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EMBO J. 2006 Mar 8;25(5):955-66. Epub 2006 Feb 23.

Sequential N- to C-terminal SNARE complex assembly drives priming and fusion of secretory vesicles.

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Department of Membrane Biophysics, Max-Planck-Institute for Biophysical Chemistry, Göttingen, Germany.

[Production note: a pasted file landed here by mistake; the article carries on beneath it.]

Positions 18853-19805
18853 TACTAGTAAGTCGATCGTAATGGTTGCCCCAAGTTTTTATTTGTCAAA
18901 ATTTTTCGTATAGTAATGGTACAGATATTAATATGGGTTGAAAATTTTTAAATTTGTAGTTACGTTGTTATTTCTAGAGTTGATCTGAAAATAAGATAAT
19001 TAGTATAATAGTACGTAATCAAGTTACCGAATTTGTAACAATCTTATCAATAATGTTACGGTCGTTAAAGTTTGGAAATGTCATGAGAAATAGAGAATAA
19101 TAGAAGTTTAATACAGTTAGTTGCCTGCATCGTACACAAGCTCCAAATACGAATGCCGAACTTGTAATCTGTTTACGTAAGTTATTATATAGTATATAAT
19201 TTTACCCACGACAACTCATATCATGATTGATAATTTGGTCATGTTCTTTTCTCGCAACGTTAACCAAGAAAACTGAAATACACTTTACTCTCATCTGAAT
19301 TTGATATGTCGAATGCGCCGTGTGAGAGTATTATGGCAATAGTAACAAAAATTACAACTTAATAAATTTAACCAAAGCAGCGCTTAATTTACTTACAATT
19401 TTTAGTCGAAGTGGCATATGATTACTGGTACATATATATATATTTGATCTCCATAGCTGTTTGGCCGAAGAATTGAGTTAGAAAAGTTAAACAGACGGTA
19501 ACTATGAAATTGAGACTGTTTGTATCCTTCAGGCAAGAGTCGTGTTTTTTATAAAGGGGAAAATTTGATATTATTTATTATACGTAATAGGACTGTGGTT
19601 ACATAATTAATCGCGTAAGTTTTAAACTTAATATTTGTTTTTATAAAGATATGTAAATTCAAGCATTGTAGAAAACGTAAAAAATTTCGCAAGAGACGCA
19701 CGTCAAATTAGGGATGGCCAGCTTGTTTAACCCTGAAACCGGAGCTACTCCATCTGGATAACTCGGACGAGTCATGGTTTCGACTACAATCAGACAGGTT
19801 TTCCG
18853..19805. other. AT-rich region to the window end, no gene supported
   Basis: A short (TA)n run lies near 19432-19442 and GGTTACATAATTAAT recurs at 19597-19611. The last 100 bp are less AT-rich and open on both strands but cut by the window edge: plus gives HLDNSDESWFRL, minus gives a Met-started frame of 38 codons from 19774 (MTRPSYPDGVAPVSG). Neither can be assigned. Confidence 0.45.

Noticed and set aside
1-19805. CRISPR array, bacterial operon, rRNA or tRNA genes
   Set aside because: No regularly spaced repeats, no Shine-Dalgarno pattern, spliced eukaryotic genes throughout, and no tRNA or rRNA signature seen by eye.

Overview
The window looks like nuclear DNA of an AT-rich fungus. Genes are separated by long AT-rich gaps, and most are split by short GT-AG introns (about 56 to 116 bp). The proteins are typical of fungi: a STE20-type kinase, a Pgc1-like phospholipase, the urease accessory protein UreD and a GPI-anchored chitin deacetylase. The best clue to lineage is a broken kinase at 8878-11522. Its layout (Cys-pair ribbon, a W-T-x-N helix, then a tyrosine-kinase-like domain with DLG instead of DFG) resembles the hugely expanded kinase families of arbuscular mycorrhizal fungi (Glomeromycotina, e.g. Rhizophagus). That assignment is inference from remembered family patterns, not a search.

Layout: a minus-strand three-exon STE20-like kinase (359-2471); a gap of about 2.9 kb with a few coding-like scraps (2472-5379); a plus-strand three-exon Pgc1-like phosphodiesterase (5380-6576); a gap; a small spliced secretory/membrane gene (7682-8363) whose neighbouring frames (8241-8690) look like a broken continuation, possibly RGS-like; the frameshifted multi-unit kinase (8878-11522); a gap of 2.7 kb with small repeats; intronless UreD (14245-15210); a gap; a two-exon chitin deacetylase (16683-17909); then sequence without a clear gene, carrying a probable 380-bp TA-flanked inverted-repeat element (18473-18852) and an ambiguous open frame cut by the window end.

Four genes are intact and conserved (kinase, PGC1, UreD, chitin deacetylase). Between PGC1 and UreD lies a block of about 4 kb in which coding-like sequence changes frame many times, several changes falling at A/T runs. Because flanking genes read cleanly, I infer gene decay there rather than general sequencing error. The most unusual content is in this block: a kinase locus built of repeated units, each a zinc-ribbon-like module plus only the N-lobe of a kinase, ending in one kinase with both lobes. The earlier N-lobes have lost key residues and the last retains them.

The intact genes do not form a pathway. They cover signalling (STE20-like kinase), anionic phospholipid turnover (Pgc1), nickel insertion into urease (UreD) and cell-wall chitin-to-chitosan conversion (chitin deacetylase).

During exocytosis a four-helical coiled coil is formed between the three SNARE proteins syntaxin, synaptobrevin and SNAP-25, bridging vesicle and plasma membrane. We have investigated the assembly pathway of this complex by interfering with the stability of the hydrophobic interaction layers holding the complex together. Mutations in the C-terminal end affected fusion triggering in vivo and led to two-step unfolding of the SNARE complex in vitro, indicating that the C-terminal end can assemble/disassemble independently. Free energy perturbation calculations showed that assembly of the C-terminal end could liberate substantial amounts of energy that may drive fusion. In contrast, similar N-terminal mutations were without effects on exocytosis, and mutations in the middle of the complex selectively interfered with upstream maturation steps (vesicle priming), but not with fusion triggering. We conclude that the SNARE complex forms in the N- to C-terminal direction, and that a partly assembled intermediate corresponds to the primed vesicle state.

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